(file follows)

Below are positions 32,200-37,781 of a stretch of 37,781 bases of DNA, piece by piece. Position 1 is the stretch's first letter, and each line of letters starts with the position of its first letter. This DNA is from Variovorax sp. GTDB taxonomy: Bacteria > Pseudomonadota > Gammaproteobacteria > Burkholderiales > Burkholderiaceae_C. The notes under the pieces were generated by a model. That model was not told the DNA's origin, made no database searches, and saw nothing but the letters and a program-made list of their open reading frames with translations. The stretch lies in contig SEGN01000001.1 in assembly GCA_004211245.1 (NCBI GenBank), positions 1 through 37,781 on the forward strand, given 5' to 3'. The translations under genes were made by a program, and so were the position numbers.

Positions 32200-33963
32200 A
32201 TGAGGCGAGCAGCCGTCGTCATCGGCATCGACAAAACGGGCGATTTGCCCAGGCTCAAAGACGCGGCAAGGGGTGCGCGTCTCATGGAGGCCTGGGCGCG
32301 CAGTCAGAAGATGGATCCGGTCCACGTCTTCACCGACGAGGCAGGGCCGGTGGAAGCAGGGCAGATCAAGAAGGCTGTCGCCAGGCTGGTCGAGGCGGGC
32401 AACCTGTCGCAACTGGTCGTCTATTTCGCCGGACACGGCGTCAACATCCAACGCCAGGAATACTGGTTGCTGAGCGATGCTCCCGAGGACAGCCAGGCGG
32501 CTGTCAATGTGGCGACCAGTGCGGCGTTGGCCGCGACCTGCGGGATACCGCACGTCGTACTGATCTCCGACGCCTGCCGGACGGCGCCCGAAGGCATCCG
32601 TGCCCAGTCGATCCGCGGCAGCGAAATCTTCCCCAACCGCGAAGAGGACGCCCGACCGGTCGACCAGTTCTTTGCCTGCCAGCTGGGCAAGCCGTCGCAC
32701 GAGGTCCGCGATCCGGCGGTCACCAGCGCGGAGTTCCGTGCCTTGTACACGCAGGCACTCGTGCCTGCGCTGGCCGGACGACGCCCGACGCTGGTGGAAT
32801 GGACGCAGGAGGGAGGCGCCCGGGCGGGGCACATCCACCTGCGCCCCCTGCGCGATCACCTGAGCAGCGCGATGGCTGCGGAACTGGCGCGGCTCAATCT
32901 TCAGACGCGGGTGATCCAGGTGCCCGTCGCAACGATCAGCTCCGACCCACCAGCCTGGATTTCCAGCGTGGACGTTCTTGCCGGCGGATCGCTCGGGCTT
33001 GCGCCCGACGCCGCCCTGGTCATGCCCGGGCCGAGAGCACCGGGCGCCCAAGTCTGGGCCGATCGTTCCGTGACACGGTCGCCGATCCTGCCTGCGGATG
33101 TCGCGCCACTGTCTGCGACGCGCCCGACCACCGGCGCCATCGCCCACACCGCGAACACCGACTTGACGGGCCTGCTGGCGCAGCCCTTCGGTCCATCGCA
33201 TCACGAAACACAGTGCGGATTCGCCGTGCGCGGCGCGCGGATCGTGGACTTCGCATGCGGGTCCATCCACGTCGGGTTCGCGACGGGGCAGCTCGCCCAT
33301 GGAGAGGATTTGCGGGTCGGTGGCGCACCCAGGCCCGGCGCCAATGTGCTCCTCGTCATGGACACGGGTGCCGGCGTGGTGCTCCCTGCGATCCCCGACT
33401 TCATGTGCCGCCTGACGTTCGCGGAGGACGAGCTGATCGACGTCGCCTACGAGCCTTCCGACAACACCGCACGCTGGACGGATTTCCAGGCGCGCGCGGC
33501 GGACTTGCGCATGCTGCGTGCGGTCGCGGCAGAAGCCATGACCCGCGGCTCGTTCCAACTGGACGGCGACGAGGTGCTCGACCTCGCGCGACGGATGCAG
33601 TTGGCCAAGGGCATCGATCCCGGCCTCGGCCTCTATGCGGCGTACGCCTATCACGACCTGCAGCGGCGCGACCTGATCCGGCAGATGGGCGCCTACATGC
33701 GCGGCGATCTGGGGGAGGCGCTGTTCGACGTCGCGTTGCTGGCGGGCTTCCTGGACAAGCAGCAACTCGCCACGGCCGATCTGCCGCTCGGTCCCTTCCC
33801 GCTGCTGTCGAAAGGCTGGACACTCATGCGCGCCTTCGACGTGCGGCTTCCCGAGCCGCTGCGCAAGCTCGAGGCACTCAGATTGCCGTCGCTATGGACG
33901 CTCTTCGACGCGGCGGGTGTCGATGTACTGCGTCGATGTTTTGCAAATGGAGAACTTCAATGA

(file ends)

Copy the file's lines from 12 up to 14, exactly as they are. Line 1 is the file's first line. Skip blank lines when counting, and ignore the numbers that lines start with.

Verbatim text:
33001 GCGCCCGACGCCGCCCTGGTCATGCCCGGGCCGAGAGCACCGGGCGCCCAAGTCTGGGCCGATCGTTCCGTGACACGGTCGCCGATCCTGCCTGCGGATG
33101 TCGCGCCACTGTCTGCGACGCGCCCGACCACCGGCGCCATCGCCCACACCGCGAACACCGACTTGACGGGCCTGCTGGCGCAGCCCTTCGGTCCATCGCA
33201 TCACGAAACACAGTGCGGATTCGCCGTGCGCGGCGCGCGGATCGTGGACTTCGCATGCGGGTCCATCCACGTCGGGTTCGCGACGGGGCAGCTCGCCCAT